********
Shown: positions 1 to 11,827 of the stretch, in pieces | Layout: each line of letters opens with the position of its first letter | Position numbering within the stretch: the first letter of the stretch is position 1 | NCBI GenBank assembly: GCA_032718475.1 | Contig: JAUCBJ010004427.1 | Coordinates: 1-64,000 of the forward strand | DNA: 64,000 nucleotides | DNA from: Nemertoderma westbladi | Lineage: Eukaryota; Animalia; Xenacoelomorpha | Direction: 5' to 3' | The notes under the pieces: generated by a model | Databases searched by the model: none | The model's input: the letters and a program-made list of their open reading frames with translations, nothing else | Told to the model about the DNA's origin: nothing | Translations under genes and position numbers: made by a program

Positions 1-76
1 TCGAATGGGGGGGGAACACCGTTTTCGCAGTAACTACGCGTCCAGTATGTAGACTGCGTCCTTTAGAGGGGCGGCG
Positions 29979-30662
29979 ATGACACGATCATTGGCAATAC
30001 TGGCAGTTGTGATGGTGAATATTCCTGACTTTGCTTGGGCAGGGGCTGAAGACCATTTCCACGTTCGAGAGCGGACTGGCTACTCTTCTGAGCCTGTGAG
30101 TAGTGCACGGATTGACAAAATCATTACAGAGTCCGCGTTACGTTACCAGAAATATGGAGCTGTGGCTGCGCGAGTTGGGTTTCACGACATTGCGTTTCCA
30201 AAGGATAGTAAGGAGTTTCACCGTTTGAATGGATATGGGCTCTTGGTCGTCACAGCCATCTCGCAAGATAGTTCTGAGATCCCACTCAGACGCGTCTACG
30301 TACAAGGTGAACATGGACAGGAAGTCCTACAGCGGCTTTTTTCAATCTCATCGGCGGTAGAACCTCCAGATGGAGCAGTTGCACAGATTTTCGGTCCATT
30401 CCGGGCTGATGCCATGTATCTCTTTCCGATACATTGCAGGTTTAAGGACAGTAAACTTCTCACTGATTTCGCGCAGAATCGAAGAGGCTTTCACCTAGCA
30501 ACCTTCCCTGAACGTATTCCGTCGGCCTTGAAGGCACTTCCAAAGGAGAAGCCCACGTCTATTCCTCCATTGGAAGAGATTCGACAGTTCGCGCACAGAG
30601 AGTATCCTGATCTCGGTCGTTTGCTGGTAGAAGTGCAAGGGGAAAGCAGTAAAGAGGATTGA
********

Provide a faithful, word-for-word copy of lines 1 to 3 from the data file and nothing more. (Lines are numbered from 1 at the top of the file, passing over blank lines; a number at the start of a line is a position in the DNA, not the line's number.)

Shown: positions 1 to 11,827 of the stretch, in pieces | Layout: each line of letters opens with the position of its first letter | Position numbering within the stretch: the first letter of the stretch is position 1 | NCBI GenBank assembly: GCA_032718475.1 | Contig: JAUCBJ010004427.1 | Coordinates: 1-64,000 of the forward strand | DNA: 64,000 nucleotides | DNA from: Nemertoderma westbladi | Lineage: Eukaryota; Animalia; Xenacoelomorpha | Direction: 5' to 3' | The notes under the pieces: generated by a model | Databases searched by the model: none | The model's input: the letters and a program-made list of their open reading frames with translations, nothing else | Told to the model about the DNA's origin: nothing | Translations under genes and position numbers: made by a program

Positions 1-76
1 TCGAATGGGGGGGGAACACCGTTTTCGCAGTAACTACGCGTCCAGTATGTAGACTGCGTCCTTTAGAGGGGCGGCG